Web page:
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Monday, November 8, 2010

Gov Palin To Deliver Address Challenging Fed Reserve (Palin, Paul & Paul Vs Bernanke)

As President Obama prepares for the G20 summit in South Korea this week, Sarah Palin is challenging the Federal Reserve’s monetary policy, which will likely be a key issue at the talks. On Monday, in a keynote address at a trade-association convention in Phoenix.
Governor Palin’s Prepared Remarks::
I’m deeply concerned about the Federal Reserve’s plans to buy up anywhere from $600 billion to as much as $1 trillion of government securities. The technical term for it is “quantitative easing.” It means our government is pumping money into the banking system by buying up treasury bonds. And where, you may ask, are we getting the money to pay for all this? We’re printing it out of thin air. […]
And if it doesn’t work, what do we do then? Print even more money? What’s the end game here? Where will all this money printing on an unprecedented scale take us? Do we have any guarantees that QE2 won’t be followed by QE3, 4, and 5, until eventually – inevitably – no one will want to buy our debt anymore? What happens if the Fed becomes not just the buyer of last resort, but the buyer of only resort? […]
Oil recently hit a six month high, at more than $87 a barrel. The weak dollar – a direct result of the Fed’s decision to dump more dollars onto the market – is pushing oil prices upwards. That’s like an extra tax on earnings. And the worst part of it: because the Obama White House refuses to open up our offshore and onshore oil reserves for exploration, most of that money will go directly to foreign regimes who don’t have America’s best interests at heart.
We shouldn’t be playing around with inflation. It’s not for nothing Reagan called it “as violent as a mugger, as frightening as an armed robber, and as deadly as a hit man.” The Fed’s pump priming addiction has got our small businesses running scared, and our allies worried. The German finance minister called the Fed’s proposals “clueless.” […]
We want a stable dollar combined with real economic reform. It’s the only way we can get our economy back on the right track.
One of the questions in respect of 2012 is how it has happened that the only major Republican figure, aside from Congressman Ron Paul, to stand up and be counted on the dollar is Sarah Palin. She is supposed to be an ex-beauty queen without a lot of sophistication. […]
Her posting, we wrote, suggested that she was ahead of the rest of the undeclared contenders for 2012.
So far the Congress that has oversight of the Federal Reserve has been largely mute, though there have been some notable exceptions (Congressman Paul Ryan, for example, and Dr. Ron Paul, of course; among the big newspapers, only the editorial page of the Wall Street Journal has been in front of this issue). […]
Mrs. Palin is looking over the horizon: “Do we have any guarantees that QE2 won’t be followed by QE3, 4, and 5, until eventually — inevitably — no one will want to buy our debt anymore? What happens if the Fed becomes not just the buyer of last resort, but the buyer of only resort?” She comprehends how it is going to get to the voters she’ll be courting. […]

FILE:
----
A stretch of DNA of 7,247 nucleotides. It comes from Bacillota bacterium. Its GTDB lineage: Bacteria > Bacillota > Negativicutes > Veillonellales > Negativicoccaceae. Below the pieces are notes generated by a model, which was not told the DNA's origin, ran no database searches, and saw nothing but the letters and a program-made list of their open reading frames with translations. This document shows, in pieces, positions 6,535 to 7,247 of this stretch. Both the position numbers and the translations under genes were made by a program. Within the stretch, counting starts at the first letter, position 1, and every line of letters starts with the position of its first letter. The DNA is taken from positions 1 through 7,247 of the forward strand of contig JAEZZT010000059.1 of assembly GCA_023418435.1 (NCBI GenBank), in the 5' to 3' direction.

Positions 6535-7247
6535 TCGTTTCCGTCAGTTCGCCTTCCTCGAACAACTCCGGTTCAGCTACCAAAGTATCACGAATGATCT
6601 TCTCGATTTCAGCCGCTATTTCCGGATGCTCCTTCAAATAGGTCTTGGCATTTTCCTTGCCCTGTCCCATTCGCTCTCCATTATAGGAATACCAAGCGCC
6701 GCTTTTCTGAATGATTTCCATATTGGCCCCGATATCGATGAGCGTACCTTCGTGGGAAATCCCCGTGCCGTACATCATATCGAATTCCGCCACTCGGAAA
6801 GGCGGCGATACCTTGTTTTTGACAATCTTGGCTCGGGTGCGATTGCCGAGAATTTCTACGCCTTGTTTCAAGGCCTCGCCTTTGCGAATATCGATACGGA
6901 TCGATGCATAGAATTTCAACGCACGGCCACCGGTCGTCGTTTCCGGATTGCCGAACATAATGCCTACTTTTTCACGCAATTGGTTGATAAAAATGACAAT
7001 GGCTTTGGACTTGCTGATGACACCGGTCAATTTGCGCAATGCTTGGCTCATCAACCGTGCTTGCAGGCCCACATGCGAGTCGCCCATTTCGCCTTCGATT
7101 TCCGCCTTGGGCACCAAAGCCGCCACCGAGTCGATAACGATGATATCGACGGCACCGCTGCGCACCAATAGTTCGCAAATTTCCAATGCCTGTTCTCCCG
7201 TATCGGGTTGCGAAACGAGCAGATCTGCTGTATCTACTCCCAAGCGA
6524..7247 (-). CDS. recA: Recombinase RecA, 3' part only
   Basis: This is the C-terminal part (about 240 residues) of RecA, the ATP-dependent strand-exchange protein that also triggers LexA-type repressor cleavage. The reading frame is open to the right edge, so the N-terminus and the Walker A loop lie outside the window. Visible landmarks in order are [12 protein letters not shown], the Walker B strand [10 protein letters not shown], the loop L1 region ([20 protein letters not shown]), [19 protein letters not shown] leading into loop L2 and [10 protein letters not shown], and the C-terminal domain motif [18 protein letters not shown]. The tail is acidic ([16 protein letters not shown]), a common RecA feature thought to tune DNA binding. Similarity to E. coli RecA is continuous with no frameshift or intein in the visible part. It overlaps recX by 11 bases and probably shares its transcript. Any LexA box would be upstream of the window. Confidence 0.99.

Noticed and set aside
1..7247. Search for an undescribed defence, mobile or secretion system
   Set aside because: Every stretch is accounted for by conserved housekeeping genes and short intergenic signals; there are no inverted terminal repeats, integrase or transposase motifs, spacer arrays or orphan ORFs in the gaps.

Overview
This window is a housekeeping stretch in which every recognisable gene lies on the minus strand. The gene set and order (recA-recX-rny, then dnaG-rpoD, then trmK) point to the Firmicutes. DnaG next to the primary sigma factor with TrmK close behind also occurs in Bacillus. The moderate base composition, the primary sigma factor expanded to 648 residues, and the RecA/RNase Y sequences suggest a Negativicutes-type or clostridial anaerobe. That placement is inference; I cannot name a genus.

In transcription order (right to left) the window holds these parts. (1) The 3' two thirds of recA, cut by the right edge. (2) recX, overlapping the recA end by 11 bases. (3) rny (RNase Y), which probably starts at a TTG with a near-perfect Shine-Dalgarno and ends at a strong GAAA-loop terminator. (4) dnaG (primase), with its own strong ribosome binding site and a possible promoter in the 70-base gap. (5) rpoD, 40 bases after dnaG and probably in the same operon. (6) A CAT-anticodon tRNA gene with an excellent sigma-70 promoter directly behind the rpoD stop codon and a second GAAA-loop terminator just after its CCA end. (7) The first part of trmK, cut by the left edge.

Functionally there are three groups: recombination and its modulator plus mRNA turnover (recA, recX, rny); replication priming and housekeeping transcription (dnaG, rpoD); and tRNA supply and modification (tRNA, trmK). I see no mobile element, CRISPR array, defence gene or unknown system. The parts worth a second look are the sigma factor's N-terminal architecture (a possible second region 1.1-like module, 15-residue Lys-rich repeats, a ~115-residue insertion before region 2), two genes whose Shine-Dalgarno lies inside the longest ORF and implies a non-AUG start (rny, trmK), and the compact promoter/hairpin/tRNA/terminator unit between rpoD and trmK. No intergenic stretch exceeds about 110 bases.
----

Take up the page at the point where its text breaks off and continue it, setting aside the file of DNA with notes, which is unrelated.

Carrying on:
In other words, she is reasoning out a coherent economic and geopolitical argument that she and her party — Tea, if not the mainstream GOP — can take to the voters.... So as we asked at the outset of this editorial, how has it happened that she is the first to brand this issue?
Was it her time running a state whose economy is tied to oil, which often tracks gold? Is it that she can see Russia from her door? Is she just smarter than the other candidates?....No matter, she is now out in front of yet another issue as there is about to convene a new Congress of the United States in which she has a brace of allies indebted to her for her help in getting elected. Mr. Bernanke seems to have blithely ignored his other critics, but it will be more dangerous to ignore the Mamma Grizzly.

Those of us who have been waiting for a politician to pick up on the monetary issue are perking up at Governor Palin’s demarche on the dollar. This came last week in a posting on her Facebook page, where she reacted to a report that Gulf oil producers were negotiating with Russia, China, Japan, and France to abandon the use of the dollar in pricing petroleum. She noted the report in the Wall Street Journal that Arab oil officials were denying the story, but reckoned that “even the possibility of such talk weakens the dollar and renews fears about its continued viability as an international reserve currency.” Then she pointed out that “a United Nations official called for a new global reserve currency to replace the dollar and end our ‘privilege’ to run up huge deficits.” Most importantly, she warned about the price of gold, which that day had hit a record in what she called a “response to fears about the weakened dollar.”
Time will tell, but what this suggests is that the former governor of Alaska is ahead of the rest of the undeclared contenders in 2012. The last president to run an avowedly weak dollar policy was Jimmy Carter. […]
So Mrs. Palin’s comments suggest she’s savvier than many give her credit for being. No sooner did she issue her warning about the dollar than Reuters found a number of Republicans declaring she was right....It is true that the only politician who has been campaigning on this issue, Ron Paul, failed to prosper at the polls....We’re not ready to make endorsements, but Palin and Paul could make a whale of a ticket.
STAFDA's 34th Annual Convention, Phoenix: Keynote Speaker Governor Sarah Palin
NY Sun Editorial: Palin v. Bernanke & Palin and Paul

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